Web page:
Thursday, August 25, 2016

The Other 26s Update

I'm still looking for a picture of Fritz Connally wearing #26 in 1983.

But I at least tried to find asking Fritz himself.

He didn't have one.

No, I'm not a personal acquaintance of his. But during my search for a picture I found his work email address. Figuring that I had nothing to lose, I wrote to him on Tuesday night:

I'm a big Cub fan and was wondering if you have a picture that shows you wearing #26 with the Cubs. You were the last active player to wear that number before it was retired in honor of Billy Williams in 1987. I've searched the internet and Chicago Tribune archives for a picture but came up empty. Billy Williams was my favorite player and I'm trying to put together a photo montage of all the players that wore #26.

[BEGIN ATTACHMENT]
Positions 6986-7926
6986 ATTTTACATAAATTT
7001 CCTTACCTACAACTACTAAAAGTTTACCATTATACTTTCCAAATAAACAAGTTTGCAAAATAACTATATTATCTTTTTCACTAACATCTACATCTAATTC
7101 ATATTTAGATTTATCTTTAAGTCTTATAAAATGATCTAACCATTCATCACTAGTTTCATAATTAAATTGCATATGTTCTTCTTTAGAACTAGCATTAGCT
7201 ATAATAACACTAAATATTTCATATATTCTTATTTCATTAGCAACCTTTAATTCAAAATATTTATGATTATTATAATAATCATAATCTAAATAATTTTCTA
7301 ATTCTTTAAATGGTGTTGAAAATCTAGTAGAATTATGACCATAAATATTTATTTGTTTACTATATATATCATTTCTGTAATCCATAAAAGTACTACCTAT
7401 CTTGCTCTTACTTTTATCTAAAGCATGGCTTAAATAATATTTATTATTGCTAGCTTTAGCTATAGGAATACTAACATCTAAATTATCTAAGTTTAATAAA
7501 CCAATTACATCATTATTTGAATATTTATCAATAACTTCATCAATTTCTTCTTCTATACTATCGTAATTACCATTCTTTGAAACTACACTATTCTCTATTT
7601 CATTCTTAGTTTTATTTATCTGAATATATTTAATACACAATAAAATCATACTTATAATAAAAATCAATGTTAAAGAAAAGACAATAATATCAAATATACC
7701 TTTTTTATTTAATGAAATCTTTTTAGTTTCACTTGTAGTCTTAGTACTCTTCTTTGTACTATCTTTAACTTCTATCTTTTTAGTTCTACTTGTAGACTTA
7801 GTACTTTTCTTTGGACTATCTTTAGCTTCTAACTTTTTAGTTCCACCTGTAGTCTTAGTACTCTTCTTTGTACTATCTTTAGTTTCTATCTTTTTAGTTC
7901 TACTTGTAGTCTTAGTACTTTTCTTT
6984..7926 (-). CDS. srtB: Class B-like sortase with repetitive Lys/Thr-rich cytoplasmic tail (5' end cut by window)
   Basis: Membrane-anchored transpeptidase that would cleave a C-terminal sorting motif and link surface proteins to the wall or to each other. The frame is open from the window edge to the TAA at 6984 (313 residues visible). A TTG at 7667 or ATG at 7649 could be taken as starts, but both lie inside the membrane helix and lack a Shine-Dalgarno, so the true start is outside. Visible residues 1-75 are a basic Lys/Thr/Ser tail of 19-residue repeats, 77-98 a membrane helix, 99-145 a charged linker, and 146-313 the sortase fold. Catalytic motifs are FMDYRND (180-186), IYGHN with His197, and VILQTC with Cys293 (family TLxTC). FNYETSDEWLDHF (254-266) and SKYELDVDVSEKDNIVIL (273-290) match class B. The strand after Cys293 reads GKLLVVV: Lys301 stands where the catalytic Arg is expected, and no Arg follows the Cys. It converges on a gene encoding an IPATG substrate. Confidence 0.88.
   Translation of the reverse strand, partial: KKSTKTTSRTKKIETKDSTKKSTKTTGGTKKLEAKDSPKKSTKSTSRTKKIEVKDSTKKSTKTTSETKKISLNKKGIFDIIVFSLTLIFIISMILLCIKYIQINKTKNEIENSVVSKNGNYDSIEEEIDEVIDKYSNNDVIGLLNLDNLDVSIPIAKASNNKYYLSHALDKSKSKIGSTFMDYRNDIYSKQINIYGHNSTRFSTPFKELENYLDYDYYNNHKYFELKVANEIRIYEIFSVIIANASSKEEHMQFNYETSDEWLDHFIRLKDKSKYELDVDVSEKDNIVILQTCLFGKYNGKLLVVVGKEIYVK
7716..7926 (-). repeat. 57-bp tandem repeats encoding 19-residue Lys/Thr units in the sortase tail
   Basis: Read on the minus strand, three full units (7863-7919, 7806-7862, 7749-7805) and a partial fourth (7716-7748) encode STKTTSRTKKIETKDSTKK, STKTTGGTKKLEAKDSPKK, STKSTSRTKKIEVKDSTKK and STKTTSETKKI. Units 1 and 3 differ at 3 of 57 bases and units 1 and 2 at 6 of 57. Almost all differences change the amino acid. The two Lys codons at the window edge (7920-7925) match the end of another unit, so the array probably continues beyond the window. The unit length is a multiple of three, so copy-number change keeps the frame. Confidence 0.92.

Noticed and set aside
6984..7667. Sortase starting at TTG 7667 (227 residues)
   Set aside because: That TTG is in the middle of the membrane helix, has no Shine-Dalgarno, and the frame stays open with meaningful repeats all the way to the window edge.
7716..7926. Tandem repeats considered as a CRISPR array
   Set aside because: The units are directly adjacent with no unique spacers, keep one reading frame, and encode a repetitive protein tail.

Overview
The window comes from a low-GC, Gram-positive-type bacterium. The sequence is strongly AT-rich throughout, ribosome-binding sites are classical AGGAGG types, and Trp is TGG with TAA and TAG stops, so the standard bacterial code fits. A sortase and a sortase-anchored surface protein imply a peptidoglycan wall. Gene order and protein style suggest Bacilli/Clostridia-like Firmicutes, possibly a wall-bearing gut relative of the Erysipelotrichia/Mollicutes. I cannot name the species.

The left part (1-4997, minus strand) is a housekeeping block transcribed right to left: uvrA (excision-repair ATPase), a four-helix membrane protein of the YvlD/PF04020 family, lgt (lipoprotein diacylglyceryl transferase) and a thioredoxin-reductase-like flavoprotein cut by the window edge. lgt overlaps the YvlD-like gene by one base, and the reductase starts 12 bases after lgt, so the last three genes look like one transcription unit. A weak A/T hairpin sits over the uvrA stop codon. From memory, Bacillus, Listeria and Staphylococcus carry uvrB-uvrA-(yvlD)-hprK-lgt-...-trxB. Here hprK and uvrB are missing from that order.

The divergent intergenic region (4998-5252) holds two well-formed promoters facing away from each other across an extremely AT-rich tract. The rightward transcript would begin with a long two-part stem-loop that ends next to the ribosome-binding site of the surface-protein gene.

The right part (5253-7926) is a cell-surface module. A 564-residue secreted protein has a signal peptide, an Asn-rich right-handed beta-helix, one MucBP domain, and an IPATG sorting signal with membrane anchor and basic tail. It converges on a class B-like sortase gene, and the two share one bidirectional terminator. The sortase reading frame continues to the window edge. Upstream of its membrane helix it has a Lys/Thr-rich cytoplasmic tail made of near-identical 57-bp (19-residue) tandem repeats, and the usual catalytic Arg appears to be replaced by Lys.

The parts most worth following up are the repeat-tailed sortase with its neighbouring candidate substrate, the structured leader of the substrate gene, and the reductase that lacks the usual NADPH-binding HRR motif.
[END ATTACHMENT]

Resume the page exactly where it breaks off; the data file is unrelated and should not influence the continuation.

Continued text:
Thanks for any help.

I got a reply the next morning, which impressed me. He could have just as easily trashed my email. Here's his reply:

I’m sorry but I do not have anything showing me wearing #26. In fact, your email to me is new news, I thought I wore something in the 40’s. Maybe the Cubs have a resource for you to follow up on?
Best of luck.

Interesting that he forgot what number he wore. I guess no one told him that he was given the number of one of the greatest Cubs of all time. That doesn't surprise me because Dallas Green was doing his best to purge the organization of any memory of the '69 Cubs.

My quest for a picture of Fritz Connally wearing #26 continues.

Wednesday, August 24, 2016

The Other 26's